8. well with this design, if you use dye inks that dry waterproof (like Memories or Ancient Page) you can color the tyvek by rubbing it with the inkpad–some fibers of tyvek will take the ink more intensely than others, and you will then end up with ‘mulberry’ looking paper covers that are not only waterproof but beautiful. Tyvek is a wonderful replacement for bookcloth that is very expensive as a general rule. For those who need a baggie in the book to hold more, bind a small tyvek envelope into the book with the opening towards the fore edge and you now have an envelope in the book!

    There is also another binding machine on the market for those who like permanent binding but not running to Kinkos to get it done: the machine is called a Bind-It-All and is available through many stamping and scrapbooking places for under $100. It weighs less than 5lbs, punches through even chipboard (shirt cardboard weight for those who remember that type of cardboard) and uses wires for binding, not that flimsy plastic comb stuff. If you are very careful, you can actually pry the wires open to remove pages if you need to.

    I love journals! I don’t always make them, but I love to bind things I need to keep in one place together. Rollabind is one way, Bind-it-All is another, hand sewing works, too, and Kinkos is a last resort!

  9. I think this is a very neat idea. I usually carry my journal in a ziplock bag so I can add safely store any papers, etc. I come across until I can stick them in

  10. Thank you for this, Quinn! I have been working on the journal you inspired me to start with your journal post awhile back, and now I’m inspired to personalize the cover for it. I think it is wonderful of you to share your knowledge with us in this way. Hugs!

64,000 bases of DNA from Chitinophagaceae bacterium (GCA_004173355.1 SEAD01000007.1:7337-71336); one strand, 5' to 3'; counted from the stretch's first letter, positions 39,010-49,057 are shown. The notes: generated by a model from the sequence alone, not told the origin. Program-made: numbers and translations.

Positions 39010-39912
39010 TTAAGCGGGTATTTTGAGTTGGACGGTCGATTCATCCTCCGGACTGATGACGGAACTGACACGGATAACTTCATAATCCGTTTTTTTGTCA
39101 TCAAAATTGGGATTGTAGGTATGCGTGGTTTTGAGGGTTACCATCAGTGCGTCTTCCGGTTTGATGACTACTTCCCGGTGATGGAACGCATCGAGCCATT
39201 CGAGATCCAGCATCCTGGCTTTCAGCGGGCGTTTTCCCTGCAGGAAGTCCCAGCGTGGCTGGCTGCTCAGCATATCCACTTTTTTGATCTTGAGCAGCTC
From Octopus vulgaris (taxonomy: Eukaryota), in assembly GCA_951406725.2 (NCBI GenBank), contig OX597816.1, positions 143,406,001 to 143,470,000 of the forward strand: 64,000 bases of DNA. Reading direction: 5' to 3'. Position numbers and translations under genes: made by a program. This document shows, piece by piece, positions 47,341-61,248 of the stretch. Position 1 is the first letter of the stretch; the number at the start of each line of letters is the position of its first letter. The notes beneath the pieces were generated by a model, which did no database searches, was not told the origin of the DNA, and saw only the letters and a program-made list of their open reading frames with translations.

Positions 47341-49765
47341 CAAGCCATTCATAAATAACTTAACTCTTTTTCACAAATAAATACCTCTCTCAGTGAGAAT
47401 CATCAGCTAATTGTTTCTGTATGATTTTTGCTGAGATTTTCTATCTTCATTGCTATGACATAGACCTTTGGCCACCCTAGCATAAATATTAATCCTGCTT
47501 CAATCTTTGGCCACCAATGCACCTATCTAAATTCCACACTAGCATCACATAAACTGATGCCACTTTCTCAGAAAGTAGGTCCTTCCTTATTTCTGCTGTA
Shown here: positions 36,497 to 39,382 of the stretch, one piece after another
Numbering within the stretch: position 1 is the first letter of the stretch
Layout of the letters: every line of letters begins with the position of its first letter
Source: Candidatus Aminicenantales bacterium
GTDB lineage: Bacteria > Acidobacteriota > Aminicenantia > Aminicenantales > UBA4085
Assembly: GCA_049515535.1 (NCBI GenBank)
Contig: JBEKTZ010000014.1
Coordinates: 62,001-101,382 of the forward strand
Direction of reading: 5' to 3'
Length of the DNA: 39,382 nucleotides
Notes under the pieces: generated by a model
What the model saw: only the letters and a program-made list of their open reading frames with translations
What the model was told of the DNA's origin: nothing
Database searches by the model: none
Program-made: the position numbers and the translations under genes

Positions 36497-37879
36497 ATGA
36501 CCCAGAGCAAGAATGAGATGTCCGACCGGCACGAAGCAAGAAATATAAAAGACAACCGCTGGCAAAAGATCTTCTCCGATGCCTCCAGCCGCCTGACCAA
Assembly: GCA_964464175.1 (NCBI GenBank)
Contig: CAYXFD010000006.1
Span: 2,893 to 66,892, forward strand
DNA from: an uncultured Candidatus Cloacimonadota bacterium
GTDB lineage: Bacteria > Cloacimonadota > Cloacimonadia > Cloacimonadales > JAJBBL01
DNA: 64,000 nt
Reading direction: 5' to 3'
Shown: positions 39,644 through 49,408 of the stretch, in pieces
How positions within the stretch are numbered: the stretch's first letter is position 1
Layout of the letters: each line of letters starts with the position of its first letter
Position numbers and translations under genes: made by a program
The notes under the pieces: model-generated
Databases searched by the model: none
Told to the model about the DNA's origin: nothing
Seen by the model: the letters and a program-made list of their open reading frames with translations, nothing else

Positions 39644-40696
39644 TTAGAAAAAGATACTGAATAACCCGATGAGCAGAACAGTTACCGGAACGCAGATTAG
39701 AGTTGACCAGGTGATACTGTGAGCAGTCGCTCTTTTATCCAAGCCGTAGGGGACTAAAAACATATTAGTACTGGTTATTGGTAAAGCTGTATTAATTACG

11. I, too, like the tyvek cover – I am afraid to keep a journal IN my bag – there is so much other stuff, they end up getting a bit beat up. I really like the idea of a hand-made journal with an original cover; I will be trying this.

  12. Arlee–I’ll be fancy-ing mine up, too. I started with a great button. But I wanted to show that it was easy. If I made it too fancy, I thought it might discourage people from trying it on their own. If you make a stitched and painted one, send it to me and I’ll post it!

  13. Great idea with the tyvek rain coat–in winter here, i’m afraid to take my journal out of my bag–this is perfect1 Though i think i’ll be painting and stitching mine :}

  14. Pingback: A Special Cover for Your Journal « Riversleigh Manor House - Lemuria